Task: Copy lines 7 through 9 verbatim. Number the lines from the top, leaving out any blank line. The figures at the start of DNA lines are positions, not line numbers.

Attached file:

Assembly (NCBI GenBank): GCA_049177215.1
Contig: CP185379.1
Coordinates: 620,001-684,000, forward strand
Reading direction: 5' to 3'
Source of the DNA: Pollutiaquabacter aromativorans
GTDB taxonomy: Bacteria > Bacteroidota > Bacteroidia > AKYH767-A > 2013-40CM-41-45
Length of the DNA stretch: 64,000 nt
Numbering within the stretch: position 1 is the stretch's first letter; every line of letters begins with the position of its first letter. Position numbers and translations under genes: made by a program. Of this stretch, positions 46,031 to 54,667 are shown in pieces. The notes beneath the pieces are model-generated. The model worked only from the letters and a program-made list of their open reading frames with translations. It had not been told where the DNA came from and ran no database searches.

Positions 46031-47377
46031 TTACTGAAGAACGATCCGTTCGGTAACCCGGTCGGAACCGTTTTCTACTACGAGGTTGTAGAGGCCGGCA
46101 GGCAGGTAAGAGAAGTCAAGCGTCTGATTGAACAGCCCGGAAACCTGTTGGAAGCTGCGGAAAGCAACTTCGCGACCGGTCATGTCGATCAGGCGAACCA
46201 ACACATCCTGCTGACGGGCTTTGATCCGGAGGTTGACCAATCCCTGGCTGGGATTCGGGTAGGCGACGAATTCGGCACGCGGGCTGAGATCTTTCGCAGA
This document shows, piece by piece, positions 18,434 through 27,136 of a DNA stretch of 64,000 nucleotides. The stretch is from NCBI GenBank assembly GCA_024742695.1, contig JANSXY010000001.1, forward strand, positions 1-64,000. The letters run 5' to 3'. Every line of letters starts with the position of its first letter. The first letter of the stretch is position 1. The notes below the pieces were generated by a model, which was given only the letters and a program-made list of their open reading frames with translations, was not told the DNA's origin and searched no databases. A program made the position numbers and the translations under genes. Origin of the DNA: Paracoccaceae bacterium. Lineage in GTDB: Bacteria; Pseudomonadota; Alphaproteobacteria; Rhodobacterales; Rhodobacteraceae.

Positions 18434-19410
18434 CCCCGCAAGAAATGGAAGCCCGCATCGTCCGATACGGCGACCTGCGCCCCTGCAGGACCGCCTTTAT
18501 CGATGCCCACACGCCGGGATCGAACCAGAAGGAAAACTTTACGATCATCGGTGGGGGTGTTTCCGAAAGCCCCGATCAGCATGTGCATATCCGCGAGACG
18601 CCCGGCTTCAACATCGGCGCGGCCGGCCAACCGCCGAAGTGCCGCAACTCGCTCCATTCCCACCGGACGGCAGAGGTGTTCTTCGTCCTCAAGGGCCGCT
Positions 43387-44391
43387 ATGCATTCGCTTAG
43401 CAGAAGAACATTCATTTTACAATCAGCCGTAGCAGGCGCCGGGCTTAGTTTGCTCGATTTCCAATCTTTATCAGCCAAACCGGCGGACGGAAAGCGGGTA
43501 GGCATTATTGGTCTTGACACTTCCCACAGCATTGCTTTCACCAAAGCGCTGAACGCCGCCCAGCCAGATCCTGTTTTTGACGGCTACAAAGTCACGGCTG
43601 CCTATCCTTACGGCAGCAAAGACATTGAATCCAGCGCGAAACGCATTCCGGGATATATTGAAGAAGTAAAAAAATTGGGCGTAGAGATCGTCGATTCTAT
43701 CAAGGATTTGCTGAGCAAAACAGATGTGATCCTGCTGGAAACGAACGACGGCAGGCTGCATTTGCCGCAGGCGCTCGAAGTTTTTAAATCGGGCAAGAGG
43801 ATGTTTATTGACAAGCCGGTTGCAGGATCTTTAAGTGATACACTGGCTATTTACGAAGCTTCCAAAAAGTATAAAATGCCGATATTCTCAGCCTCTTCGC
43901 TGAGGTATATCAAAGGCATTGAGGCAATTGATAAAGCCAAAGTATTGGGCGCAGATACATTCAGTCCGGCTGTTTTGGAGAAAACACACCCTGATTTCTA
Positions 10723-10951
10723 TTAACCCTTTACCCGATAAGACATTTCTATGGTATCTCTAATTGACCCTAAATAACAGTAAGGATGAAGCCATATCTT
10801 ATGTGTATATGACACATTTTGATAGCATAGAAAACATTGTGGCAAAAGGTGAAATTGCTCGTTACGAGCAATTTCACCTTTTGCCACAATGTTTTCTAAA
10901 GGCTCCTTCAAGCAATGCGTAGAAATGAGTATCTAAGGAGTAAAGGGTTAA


Length of the DNA stretch: 64,000 nt
Numbering within the stretch: position 1 is the stretch's first letter; every line of letters begins with the position of its first letter. Position numbers and translations under genes: made by a program. Of this stretch, positions 46,031 to 54,667 are shown in pieces. The notes beneath the pieces are model-generated. The model worked only from the letters and a program-made list of their open reading frames with translations. It had not been told where the DNA came from and ran no database searches.

Positions 46031-47377